Much of Kaiser’s work took him to slopes far from Long Island. “All winter long we were out in snow country,” he said. Park City, Utah; Vail, Colorado; and Lake Tahoe, California. Closer to home, there were Hunter and Windham mountains in the Catskills. Kaiser knew all the resorts, and became a proficient skier. “I had to be!” declared Kaiser, who still skis with his family. “Clients wanted to ski with me. That’s how we did business.”
He attended every Winter Olympics from 1968 in Grenoble to 1998 in Nagano; he met the famous skiers — Jean-Claude Killy, Billy Kidd, Phil and Steve Mahre — and celebrities who enjoyed the slopes. His basement wall is filled with photos taken with former President Gerald Ford, astronaut Buzz Aldrin, football and broadcasting star Frank Gifford. There’s even a picture of a young Donald Trump, who attended one of the fundraising galas with his then-wife, Ivana.
Kaiser helped spur the development of a new version of the sport. Thanks to Skiing magazine’s sponsorship of the first U.S. freestyle team, freestyle — with its highflying aerial events and bone-jarring moguls — became all the rage on the slopes.
“Freestyle really shook up the sport when it came out,” said Kaiser’s longtime friend Bernie Weischel, president of Waltham, Massachusetts-based BEWI Productions, organizer of many ski industry events. “Freestylers were the ’60s lifestyle coming to the slopes. Harry had no trouble relating to that youthful, countercultural energy, even though he was hardly a member of the counterculture.”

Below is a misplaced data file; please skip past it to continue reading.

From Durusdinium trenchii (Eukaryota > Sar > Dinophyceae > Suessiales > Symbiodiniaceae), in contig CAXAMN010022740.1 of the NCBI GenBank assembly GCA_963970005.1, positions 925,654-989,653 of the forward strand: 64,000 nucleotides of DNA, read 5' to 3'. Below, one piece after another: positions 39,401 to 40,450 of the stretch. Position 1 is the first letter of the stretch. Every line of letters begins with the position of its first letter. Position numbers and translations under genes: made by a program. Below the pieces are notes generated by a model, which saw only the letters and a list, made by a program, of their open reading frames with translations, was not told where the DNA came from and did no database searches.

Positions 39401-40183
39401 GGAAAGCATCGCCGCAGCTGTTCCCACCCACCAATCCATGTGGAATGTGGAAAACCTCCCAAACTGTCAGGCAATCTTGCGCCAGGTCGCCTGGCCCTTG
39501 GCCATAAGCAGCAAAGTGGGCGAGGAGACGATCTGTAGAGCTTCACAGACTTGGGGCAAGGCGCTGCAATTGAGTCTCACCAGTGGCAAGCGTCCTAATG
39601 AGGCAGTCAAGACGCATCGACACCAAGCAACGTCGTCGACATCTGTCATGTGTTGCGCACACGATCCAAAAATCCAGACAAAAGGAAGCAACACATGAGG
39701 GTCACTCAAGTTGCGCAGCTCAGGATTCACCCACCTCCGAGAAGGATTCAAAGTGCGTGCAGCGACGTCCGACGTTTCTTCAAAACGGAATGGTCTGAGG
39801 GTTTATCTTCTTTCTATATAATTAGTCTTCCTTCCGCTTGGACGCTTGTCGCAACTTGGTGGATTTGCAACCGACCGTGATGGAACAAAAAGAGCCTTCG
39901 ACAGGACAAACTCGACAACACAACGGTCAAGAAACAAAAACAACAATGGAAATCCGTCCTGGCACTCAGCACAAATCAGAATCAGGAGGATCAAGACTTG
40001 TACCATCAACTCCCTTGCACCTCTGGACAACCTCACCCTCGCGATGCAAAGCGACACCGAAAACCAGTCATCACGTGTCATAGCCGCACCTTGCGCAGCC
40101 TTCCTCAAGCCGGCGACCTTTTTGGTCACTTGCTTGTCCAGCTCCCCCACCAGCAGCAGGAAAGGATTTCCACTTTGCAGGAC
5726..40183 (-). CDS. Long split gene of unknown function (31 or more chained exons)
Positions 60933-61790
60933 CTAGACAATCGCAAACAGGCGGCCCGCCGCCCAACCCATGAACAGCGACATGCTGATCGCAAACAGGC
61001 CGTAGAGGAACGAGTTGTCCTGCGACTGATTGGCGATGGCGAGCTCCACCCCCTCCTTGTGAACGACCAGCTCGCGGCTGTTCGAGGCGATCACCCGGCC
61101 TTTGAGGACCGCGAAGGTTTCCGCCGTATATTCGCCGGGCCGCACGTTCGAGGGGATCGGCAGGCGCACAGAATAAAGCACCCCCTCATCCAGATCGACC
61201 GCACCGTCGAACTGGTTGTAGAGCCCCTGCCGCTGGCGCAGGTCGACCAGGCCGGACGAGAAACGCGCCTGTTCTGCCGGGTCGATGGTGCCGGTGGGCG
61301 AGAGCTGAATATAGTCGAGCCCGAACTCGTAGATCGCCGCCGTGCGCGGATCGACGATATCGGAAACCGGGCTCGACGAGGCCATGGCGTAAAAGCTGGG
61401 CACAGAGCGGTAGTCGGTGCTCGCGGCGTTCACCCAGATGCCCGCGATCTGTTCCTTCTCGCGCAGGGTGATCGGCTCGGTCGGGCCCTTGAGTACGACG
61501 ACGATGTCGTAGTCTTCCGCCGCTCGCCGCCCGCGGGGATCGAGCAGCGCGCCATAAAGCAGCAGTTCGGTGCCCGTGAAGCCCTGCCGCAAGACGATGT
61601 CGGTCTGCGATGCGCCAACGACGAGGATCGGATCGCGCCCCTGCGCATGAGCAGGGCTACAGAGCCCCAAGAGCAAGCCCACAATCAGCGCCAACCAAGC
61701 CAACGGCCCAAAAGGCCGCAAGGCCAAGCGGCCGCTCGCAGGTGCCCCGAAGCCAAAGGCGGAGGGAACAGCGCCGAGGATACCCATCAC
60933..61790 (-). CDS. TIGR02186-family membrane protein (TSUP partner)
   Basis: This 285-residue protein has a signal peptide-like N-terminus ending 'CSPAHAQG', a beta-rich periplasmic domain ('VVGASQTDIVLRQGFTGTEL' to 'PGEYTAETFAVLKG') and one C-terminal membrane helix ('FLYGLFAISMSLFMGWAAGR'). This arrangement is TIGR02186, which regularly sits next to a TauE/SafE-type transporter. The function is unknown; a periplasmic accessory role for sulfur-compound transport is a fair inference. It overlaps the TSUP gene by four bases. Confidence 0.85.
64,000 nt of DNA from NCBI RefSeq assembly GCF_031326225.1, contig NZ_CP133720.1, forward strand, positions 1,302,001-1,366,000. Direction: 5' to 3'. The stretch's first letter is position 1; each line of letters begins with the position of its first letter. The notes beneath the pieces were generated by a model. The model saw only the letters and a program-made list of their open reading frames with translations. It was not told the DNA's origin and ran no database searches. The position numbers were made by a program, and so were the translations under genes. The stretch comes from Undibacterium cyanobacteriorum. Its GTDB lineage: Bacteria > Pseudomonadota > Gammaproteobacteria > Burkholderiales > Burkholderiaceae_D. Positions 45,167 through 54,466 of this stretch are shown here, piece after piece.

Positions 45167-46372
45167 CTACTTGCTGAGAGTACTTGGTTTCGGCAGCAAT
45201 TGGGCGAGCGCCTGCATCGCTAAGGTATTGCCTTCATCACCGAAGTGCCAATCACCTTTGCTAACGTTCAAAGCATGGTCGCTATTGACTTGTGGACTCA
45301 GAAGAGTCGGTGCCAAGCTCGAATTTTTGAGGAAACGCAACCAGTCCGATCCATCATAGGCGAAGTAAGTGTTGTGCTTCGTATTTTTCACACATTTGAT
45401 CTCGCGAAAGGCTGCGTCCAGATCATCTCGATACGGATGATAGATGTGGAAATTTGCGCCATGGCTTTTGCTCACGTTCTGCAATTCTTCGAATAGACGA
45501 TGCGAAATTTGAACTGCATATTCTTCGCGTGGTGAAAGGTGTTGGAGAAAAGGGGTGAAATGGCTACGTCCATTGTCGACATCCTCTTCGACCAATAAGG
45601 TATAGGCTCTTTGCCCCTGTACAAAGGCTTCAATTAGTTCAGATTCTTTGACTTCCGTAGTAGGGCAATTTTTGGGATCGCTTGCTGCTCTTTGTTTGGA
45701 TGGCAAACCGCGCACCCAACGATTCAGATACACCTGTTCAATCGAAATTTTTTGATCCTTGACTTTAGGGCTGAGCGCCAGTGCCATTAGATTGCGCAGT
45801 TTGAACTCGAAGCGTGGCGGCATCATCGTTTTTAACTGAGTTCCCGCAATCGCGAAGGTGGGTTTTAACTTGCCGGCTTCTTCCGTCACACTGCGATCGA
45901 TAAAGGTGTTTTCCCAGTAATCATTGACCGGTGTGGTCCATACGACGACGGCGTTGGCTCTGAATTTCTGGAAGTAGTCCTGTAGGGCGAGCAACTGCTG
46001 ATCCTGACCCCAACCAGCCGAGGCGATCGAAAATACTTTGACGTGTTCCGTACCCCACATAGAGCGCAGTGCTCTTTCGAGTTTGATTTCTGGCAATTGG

Kaiser continued to adapt with the times. In the 1980s, Ziff-Davis sold Skiing to the CBS television network. Eventually, the magazine was sold to Times Mirror (the Los Angeles-based media conglomerate that once owned Newsday). There, Kaiser ran Times Mirror’s magazine division, which included not only Skiing but its longtime competitor Ski.
In 1996, Kaiser decided he’d had enough. Once again, his timing was impeccable. He retired at the dawn of the digital era, which would soon reduce the size and significance of all print media. While Skiing and Ski magazines continue in both print and digital form, they are far smaller than in their heyday.
When they retired, the Kaisers decided they wanted to winter somewhere without snow for a change. They now spend much of the year at their home in Captiva Island, Florida, where he is active with local environmental protection organizations. Kaiser said their five grown children, 10 grandchildren and one great-grandchild find plenty of time to visit.
Kaiser was one of seven in the “Class of 2015” who were inducted into the ski Hall of Fame last month. Others included early freestyle champion Bob Salerno and three-time Olympic snowboarder Chris Klug. The event at the St. Regis Hotel Aspen Resort also provided Kaiser an opportunity to connect with friends from the past.
“Many of the old staff from Skiing [magazine] were there to see me inducted,” he said. “It was very touching.” There was also a light moment, when their old boss, Harry, was introduced as “Henry” Kaiser.
“They all laughed,” Kaiser said. “They said, ‘Who’s that?’ ”
He explained, “My real name is Henry A. Kaiser. But I didn’t even know my real name was Henry until I went into the service. I’ve been called Harry since as long as I can remember.”
Names aside, the honor of being added to the Hall of Fame, he said, allowed him to reflect on the improbable script of his career. In sum, he said, “I’ve had a great life.”